Role of Doctors
- Almost half believed that inadequate time allotted to patients led doctors to order more tests or refer them to specialists.
- More than three quarters believed that the fear of malpractice suits or of being perceived as not doing enough put undue pressure on them to order more treatment.
- More than half believed that the quality measures and clinical guidelines endorsed by health care experts and insurers as a way of reining in health care costs were in fact having the opposite effect. Ironically, most of these guidelines -- which insurers increasing link to reimbursement -- are based on more testing and treatments.
- Some accuse doctors of prescribing unnecessary care for financial gain. But only 4 percent of the doctors surveyed believed that was a factor. (A brave 4%!)
- incentives that pay doctors and hospitals for individual procedures
- quality assessments that rely on how many patients receive such tests
- physicians' fear of upsetting elderly patients -- or their children -- by suggesting that screening is unnecessary because a patient is too old or too sick to benefit
Screening has become a mantra, trumpeted by advocacy groups. The message to patients is "you're a good person if you get screened," says Dartmouth physician Lisa Schwartz. The message for older patients, regardless of their health, Schwartz continues, should be: "It's not always in your best interest to do more or to keep looking. But we never seem to talk about the downside of testing."
Much of today's health care is provided by specialists. Patients either go to them directly or are referred to them by primary care doctors. The typical patient does not react well if the specialist tells her that she really doesn't require any further treatment or screening.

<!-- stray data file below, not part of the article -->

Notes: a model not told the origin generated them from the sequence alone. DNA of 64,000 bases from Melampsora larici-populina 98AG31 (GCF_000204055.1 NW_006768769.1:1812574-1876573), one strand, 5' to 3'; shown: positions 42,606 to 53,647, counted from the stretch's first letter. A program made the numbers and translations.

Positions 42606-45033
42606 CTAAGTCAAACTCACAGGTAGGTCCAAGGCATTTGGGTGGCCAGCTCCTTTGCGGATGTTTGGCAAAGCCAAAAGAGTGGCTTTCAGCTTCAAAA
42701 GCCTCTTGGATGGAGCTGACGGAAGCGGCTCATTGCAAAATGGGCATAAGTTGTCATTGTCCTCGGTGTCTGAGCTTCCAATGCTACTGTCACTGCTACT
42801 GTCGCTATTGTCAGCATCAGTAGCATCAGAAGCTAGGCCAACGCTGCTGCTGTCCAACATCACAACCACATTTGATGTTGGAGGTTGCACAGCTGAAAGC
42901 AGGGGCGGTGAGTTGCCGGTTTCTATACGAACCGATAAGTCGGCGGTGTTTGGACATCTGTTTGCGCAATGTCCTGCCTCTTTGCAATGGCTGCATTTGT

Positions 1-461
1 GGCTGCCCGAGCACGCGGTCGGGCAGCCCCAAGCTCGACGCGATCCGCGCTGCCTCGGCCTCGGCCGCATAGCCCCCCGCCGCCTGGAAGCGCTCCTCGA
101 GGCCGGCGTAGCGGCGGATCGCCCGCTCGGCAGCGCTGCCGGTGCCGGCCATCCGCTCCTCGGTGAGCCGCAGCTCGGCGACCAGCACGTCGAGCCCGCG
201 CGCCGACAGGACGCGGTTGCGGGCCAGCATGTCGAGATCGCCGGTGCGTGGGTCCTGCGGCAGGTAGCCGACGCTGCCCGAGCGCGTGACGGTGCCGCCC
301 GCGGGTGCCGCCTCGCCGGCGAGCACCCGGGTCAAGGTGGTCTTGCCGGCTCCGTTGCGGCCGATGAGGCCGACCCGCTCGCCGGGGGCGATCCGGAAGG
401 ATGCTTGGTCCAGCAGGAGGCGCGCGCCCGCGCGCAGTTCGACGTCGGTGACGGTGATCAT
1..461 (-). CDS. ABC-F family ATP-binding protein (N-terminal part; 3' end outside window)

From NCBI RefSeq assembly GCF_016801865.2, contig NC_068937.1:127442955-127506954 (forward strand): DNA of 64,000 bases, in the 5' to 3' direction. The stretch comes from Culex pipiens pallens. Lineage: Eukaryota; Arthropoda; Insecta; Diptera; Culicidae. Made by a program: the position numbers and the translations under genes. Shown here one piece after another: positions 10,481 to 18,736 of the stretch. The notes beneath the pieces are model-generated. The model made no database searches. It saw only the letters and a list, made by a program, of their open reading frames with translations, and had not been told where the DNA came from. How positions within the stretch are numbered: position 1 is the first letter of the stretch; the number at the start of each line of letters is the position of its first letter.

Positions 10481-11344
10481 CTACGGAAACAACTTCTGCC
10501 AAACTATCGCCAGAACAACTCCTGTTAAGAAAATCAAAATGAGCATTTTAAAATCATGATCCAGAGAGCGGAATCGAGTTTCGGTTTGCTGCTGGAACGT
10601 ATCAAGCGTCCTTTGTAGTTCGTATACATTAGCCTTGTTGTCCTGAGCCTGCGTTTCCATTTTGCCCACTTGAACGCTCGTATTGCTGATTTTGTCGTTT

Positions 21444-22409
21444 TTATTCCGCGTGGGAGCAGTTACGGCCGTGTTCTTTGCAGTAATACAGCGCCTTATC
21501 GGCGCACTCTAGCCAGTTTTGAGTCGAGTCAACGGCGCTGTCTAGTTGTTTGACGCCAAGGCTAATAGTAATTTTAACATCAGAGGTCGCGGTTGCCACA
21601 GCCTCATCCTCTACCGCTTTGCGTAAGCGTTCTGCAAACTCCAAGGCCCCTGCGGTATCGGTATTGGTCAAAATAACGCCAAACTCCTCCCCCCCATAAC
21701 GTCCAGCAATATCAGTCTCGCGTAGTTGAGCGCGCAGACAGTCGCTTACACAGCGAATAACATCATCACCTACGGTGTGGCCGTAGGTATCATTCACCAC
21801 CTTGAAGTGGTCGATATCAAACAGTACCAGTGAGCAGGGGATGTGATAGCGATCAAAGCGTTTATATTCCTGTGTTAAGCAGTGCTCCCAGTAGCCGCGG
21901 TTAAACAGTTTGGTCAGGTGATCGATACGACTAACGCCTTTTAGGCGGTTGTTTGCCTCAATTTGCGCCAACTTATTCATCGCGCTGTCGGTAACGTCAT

In some cases, doctors do recommend against testing, but patients demand it. In a recent Washington Post article about seniors' reluctance to forgo traditional screenings, internist Alan Pocinki said he tried to dissuade an 80-year-old man -- a survivor of several heart attacks -- from additional PSA testing. The man's son, a Boston oncologist, agreed. But the elderly patient insisted. The PSA test found an elevated reading, which led to a biopsy, which indicated cancer. Unfortunately, the procedure resulted in the man's contracting a serious infection. Not surprisingly, he wishes he'd never been tested.
BOTTOM LINE ON CONTROLLING COSTS OF EXCESSIVE CARE
For years now, researches have pointed to excessive care as an important factor behind spiraling health care costs. Some studies estimate that up to 30 percent of care delivered in the U.S. is unnecessary and sometimes even harmful. More and more policy makers and insurers have been urging action to address that waste.
But what? As patients, we can all become better informed and take more pro-active roles in test and procedure decisions (part one of this discussion). But, given the problem's dimensions, and the combined tendencies of doctors, patients, and families to choose "more," not "less," the efforts by informed individuals can't make much difference.
It seems to me there's only one solution: Medicare and private insurers begin denying reimbursement for tests and procedures that cannot improve the patient's quality of life, and may even cause harm. But, as we've seen in the firestorms created by proposals to rein in PSA and mammograms, this action would touch the third-rail in our political system -- cutting back current entitlements.
What do you think? What can we do? Is there another solution? Please, share your thoughts!